Preçis from Tony Morrison
What does this road add up to? What will it mean for South
America - Will it be another nail in the Amazon coffin and a step
further to climate change?
When completed some parts of the road will be difficult and dangerous.
My journey was slowed by a thick mountain mist at 11,500 ft /
3.506 m where the driver could see less than 10 metres and with
a horrifying unguarded precipice to the right. The huge investment
is intended to get Amazonian products to the Pacific ports in
a couple of days but that seems to be pie in the sky optimism.
Even with crash barriers as safeguards the road is narrow and
in the mountains there are many U bends hardly suited to long
trucks. One Brazilian shipping specialist reckons that the relatively
straightforward route from the western Amazon direct to Brasils
major port of Santos is quicker and offers a shorter sea route
to Asia. By the time the drivers reach the higher parts
they will have been driving for a day or more and then they will
have to cope with the problem of reduced oxygen. It will be unthinkably
dangerous. A bus carrying 43 people went over the edge at
the end of 2007.
A great plus for the road is the integration of three countries,
the giant Brazil with a huge area of Amazon, Peru with its Pacific
coast and more than half its area in Amazonia and the curiously
land-locked Bolivia with enormous reserves of gas. The three Presidents
[Lula da Silva, Alan Garcia and Evo Morales] are backing the road
to the hilt and they prefer to be seen as the 'Guardians of Integration
and the Environment'. In the remote border towns the road
effect or more positively the Brazilian effect
is already felt. A Brazilian beat fills the airwaves while Brazilian
motorcycles and other goods dominate the streets. Brazilian steel
and expertise are ubiquitous. Odebrecht, Brazils world class
engineering company controls much of the work on the road.
- Citizens of the Forest
environmental impact of the road is more difficult to assess as
all three Presidents are acutely aware of the concern from environmentalists.
They know the Amazon forest is a sacred cow even though more is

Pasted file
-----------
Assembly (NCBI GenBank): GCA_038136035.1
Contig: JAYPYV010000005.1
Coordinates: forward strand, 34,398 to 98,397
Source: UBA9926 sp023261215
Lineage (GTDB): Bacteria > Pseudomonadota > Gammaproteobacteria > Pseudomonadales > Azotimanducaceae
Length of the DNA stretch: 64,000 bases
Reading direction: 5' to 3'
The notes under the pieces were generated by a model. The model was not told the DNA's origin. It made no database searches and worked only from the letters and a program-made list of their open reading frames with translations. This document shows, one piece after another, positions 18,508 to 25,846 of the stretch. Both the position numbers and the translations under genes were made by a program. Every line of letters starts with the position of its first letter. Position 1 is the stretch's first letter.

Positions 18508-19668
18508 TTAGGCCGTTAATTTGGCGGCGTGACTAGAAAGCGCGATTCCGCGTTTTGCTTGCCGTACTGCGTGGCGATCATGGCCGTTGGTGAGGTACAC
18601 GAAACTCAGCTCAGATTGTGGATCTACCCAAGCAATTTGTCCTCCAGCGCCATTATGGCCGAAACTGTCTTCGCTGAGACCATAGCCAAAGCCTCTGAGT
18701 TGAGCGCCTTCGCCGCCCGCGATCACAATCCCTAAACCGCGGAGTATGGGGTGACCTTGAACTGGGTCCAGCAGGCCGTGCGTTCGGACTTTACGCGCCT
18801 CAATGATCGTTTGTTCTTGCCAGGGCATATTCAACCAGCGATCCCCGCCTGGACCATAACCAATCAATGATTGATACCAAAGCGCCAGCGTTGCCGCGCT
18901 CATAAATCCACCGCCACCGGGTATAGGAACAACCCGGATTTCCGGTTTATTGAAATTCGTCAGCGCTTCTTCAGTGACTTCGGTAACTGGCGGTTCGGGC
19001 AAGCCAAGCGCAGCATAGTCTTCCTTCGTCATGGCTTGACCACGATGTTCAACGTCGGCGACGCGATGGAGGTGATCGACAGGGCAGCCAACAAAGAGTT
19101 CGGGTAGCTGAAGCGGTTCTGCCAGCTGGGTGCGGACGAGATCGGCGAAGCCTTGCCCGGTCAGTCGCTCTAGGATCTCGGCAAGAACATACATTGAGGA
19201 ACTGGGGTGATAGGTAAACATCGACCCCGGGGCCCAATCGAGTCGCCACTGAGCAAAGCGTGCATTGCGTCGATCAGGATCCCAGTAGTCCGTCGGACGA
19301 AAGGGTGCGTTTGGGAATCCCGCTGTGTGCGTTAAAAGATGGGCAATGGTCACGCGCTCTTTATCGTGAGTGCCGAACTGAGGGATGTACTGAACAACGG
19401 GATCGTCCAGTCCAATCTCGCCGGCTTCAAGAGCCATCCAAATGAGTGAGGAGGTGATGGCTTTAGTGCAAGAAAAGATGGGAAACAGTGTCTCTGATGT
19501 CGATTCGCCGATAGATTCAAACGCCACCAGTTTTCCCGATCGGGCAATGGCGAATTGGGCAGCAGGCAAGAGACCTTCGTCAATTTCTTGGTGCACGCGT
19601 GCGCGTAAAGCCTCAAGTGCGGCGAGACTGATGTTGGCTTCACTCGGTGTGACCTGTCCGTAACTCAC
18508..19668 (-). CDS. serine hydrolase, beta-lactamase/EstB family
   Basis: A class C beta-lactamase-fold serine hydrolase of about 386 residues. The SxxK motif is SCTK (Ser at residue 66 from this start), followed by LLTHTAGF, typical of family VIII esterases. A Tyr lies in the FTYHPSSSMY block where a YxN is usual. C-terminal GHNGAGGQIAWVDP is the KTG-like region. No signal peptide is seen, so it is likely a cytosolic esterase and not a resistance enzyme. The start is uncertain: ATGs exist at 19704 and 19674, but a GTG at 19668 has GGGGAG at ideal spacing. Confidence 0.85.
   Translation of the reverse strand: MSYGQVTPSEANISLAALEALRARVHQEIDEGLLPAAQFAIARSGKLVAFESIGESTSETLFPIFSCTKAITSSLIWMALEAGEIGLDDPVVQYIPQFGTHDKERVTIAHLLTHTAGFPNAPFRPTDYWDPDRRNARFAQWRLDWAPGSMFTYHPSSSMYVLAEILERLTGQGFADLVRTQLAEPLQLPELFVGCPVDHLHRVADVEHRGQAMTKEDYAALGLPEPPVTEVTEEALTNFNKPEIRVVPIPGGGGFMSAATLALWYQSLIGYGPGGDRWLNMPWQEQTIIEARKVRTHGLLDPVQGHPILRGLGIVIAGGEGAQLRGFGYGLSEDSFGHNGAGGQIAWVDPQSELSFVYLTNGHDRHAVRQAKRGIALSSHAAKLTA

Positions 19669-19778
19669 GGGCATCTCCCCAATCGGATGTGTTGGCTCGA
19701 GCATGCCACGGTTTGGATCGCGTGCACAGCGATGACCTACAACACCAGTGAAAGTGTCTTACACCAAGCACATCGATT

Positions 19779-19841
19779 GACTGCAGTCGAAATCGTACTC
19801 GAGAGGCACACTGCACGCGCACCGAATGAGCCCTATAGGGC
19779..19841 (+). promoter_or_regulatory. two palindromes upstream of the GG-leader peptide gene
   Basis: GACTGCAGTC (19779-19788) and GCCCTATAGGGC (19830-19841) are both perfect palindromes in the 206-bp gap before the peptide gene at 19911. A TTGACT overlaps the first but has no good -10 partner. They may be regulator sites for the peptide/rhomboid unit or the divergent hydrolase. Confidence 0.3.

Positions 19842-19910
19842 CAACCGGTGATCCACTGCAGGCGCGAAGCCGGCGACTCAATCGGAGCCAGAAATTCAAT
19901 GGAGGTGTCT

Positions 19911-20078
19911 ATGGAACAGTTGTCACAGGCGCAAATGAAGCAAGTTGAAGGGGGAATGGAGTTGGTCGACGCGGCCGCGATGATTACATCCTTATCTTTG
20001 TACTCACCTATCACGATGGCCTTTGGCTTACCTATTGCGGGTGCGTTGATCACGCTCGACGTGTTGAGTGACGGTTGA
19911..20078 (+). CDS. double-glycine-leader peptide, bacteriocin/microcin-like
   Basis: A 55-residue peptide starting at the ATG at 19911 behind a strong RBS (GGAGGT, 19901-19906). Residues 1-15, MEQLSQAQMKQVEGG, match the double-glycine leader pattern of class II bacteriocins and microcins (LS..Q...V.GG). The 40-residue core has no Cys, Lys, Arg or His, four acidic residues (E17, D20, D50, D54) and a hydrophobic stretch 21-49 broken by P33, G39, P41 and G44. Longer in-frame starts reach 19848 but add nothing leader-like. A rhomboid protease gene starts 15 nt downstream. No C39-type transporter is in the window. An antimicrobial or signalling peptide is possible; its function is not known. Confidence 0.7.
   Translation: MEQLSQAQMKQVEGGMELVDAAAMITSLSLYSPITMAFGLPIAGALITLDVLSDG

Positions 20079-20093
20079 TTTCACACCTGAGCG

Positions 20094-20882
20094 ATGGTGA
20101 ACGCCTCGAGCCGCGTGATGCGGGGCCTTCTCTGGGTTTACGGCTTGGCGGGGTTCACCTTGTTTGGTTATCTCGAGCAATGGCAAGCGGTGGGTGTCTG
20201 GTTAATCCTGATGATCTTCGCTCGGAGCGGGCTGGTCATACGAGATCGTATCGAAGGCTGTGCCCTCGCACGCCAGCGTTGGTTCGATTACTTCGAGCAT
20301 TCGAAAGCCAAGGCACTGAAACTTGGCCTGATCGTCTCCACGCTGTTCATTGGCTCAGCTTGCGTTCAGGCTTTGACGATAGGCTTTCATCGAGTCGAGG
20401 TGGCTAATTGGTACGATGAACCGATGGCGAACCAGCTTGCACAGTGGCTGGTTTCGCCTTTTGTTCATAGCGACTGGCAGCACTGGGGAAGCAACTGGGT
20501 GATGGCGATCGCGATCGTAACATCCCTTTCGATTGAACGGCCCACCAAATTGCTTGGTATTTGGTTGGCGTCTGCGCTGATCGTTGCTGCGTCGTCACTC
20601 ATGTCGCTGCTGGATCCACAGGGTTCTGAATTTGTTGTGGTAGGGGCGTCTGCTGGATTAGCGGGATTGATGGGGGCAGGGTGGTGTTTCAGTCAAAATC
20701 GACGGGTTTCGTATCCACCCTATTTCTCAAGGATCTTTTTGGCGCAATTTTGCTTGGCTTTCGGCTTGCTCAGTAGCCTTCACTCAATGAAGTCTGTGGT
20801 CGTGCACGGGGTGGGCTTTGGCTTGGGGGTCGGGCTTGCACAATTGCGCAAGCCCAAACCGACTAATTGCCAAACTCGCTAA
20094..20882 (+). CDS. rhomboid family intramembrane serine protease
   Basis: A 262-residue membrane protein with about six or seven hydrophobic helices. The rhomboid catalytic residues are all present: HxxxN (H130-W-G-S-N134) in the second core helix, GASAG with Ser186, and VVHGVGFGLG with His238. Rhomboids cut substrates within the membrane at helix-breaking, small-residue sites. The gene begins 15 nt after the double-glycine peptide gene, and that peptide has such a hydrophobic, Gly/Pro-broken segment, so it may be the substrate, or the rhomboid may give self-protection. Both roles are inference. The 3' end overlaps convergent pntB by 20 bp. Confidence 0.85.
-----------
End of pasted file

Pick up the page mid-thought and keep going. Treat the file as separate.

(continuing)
cleared every day. To show respect for world opinion officials
use images of Chico Mendes the Brazlian rubber- tapper. Mendes
was a union leader who was assassinated in December 1988 for his
opposition to wealthy land-owners who were clearing the forest.
A 'Mendes Trail' has been created in Acre State so visitors can
enjoy the rainforest. Mendes name and photograph appear
liberally in government information about the project with the
very strong hint that he is officially remembered and his wishes
will be followed. Acre State says that 45 percent of its land
will be left untouched. In other words an area of about one third
of the size of the UK will be cleared of rich Amazonian forest.
Meanwhile Acre is promoting itself as the State of Florestania
- an invented word from the Portuguese 'Floresta' meaning 'forest',
it suggests the local people are 'citizens of the forest' who
will treasure its resources.
the line and it may well be true. But it is a clear fact that
roads bring people who need jobs, who need land, who need food.
Victor Lopez a Peruvian charapa, one of the Amazonian locals
who drove me along part of the road said people are coming
here from the poor highlands and theres plenty of work
in farming, timber milling and construction. But more
people using the land will simply add to the problem of global
research on the ground and up-to-the minute data from satellites
confirms the Amazon forest is getting hotter and drier. The burning
forest releases more carbon gases and smoke particles into the
atmospehere. The new roads and farmland break up the natural expanse
of the forest and are leading to significant regional climate
more than a stones throw away in Amazon terms two new dams
on the Madeira River have been given the go ahead by Lula da Silva
against strong opposition by environmental campaigners. Brazil
faces an energy gap and these dams will be on the rapids-strewn
Madeira river, the Amazons greatest tributary. Now the environmentalists
are shuddering at the thought of energy from the dams, the production
of biofuels, and soya in cleared forest coupled with the Asian
thirst for timber. Official handouts point to tourism as one of
the benefits expected from the road. Machu Picchu and the Mendes
Trail are touted prominently although the facts are rather different.
The Mendes Trail is modest and Machu Picchu would be a full two
days by luxury bus from Rio Branco the Acre capital, itself six
hours by air from Säo Paulo. To that would be added another
full day for the Machu Picchu excursion. This Amazon area is remote
and the integration concept may not be a bad deal politically
but it seems a stretch of the imagination to believe that a few
more tourists can merit this huge international investment.
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